SS7 gateway
        +--------------+
        |              |
SS7<--------->[SG]     |
(ISUP)  |      |       |
        |      |       |
        +------|-------+
    ISUP/IP or |
    internal   O
               |
               |
call controller|
       +-------|-------+
       |      [SA]     |
       |       |       |
       |      [MC]     |
       |       | \     |
       +-------|--\----+
               |   \
               O    \-----------O-------------\
               |                              |
       +-------|----------+       +-----------|-----+
       |       |          |       |           |     |
       |       |          |       |           |     |
<-IMT------->[MG]<---------RTP stream------>[MG]<-------IMT----->
       |       |          |       |           |     |
       |   [SA-user sig]  |       |  [SA-user sig]  |
       |                  |       |                 |
       +------------------+       +-----------------+
       originating VoIP gateway   terminating VoIP gateway

Notes:
- IMT is Inter-Machine Trunk

          Figure 4: VoIP Transit Configuration


3.4 ISUP and TCAP Signalling over IP

In this section, scenarios involving both SS7 TCAP (Transaction
Capabilities)
and ISUP (ISDN User Part) signaling over IP are described.

TCAP signaling within IP networks may be used for access to a database.  In
the
VoIP case the database could be available from the Call Controller. In a NAS

dial-up access case, it could be available from the Signalling Gateway/NAS
Controller. Alternatively, the Signaling Gateway may provide access from SS7

network systems to an IP database (terminating TCAP), or may provide access
to
SS7 network databases from an IP system (originating TCAP), subject to
services
supported by the SS7 network.

ISUP signaling within IP networks may be used in the context of VoIP.  If
more
than one Call Controller is used by an implementation of VoIP, then an open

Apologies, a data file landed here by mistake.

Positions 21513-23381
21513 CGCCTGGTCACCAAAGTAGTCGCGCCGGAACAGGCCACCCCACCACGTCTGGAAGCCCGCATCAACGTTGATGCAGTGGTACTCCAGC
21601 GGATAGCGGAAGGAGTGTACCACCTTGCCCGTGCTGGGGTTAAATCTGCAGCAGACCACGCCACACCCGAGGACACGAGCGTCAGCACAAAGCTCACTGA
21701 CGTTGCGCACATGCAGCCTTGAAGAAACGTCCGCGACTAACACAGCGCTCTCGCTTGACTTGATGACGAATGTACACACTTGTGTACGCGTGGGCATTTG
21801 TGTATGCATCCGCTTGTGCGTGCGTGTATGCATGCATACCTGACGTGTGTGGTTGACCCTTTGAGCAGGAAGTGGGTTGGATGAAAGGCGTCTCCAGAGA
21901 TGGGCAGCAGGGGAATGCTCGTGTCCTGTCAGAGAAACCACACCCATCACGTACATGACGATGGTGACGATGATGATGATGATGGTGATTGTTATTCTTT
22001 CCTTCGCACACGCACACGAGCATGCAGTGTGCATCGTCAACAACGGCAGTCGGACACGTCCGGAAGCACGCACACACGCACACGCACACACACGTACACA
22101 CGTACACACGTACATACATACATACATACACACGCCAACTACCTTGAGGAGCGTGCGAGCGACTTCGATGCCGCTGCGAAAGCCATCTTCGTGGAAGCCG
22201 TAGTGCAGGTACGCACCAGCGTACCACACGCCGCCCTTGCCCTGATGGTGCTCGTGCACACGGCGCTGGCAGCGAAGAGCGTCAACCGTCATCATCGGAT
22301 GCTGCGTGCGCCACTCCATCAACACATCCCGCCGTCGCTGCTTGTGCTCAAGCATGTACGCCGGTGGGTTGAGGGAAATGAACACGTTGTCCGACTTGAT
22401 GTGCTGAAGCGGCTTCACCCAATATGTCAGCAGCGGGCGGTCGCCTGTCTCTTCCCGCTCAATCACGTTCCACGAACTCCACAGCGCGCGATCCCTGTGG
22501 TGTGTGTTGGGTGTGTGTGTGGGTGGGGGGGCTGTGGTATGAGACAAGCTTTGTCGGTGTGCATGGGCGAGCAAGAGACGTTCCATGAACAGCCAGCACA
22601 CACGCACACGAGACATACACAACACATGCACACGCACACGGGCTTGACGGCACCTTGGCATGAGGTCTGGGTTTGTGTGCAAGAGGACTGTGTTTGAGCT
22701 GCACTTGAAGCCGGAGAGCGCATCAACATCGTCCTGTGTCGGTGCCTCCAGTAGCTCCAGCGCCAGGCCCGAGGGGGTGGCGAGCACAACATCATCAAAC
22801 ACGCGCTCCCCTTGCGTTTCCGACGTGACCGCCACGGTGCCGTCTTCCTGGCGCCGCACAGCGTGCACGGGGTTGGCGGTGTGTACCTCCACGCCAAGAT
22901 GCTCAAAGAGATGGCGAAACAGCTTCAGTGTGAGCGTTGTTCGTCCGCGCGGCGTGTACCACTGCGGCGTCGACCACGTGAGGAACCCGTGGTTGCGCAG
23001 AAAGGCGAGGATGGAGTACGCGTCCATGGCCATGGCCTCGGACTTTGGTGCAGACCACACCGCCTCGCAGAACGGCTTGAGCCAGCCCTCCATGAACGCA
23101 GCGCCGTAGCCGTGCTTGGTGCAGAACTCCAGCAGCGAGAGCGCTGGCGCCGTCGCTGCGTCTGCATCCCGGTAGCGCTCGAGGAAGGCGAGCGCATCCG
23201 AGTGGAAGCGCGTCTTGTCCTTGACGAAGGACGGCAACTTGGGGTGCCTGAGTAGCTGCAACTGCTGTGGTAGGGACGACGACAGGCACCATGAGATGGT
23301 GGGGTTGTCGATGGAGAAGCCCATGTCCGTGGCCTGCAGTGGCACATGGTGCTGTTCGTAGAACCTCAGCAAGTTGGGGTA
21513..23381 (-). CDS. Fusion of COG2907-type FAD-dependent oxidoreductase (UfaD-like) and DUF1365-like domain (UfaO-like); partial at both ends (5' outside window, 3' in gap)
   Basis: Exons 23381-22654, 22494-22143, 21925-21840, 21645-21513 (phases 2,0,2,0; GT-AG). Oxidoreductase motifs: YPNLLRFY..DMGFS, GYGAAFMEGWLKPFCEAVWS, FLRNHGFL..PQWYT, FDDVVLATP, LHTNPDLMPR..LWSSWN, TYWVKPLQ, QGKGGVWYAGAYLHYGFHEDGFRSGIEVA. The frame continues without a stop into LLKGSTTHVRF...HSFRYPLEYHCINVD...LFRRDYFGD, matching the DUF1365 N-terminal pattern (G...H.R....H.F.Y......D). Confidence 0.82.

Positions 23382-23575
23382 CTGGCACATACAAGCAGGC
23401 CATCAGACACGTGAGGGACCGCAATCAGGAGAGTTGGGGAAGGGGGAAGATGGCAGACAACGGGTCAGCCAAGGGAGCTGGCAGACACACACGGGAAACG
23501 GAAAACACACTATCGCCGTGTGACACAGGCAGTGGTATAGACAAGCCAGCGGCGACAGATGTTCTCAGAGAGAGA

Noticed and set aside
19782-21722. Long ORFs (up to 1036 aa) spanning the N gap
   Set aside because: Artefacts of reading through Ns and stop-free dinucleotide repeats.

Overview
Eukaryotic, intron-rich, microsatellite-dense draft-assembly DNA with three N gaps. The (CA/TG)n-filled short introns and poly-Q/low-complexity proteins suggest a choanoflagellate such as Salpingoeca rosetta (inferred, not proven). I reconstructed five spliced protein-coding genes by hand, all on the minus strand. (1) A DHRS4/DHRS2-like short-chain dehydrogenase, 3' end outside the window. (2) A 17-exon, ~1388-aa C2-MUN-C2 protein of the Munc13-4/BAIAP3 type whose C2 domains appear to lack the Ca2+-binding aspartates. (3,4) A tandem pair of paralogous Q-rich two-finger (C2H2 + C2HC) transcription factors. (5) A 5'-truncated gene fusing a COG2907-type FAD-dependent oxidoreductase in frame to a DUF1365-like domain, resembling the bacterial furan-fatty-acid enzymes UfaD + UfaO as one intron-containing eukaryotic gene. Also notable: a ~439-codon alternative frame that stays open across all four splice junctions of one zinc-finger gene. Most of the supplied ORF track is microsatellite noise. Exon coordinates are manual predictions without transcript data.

interface between Call Controllers needs to be considered. This interface
could
be supported by extensions to SS7 ISUP (ISDN User Part) protocol, carried
over
IP (see section 3.5). However, non-SS7 protocols such as H.323 (ITU-T SG16)
and
SIP (IETF mmusic) may also apply to this interface. See figure 5.

                         +--------------+
               SS7 ----->| SCP-Database |
            (TCAP)/      +--|-----------+
                 /          |
   SS7 gateway   O          |              SS7 gateway
        +--------|-----+    |         +--------------+
        |        v     |    |         |              |
SS7<---------->[SG]    |    |         |     [SG]<---------> SS7
(ISUP)  |      |  \    |    O         |      |       |    (ISUP)
        |      |   |   |    |         |      |       |
        +------|---|---+    |         +------|-------+
    ISUP/IP or |   |       /                 |
    internal   |   |      /                  |
               O   O TCAP/                   O
originating    |   | IP /                    | terminating
call controller|   |   /                     | call controller
       +-------|--/---/+               +-----|--------+
       |      [SA]---/ | ISUP+/IP or   |    [SA]      |
       |       |  \----------O-------------/ |        |
       |      [MC]     |intergatekeeper|    [MC]      |
       |       |       | protocol      |     |        |
       +-------|-------+               +-----|--------+
               O                             O
               |                             |
       +-------|----------+       +----------|------+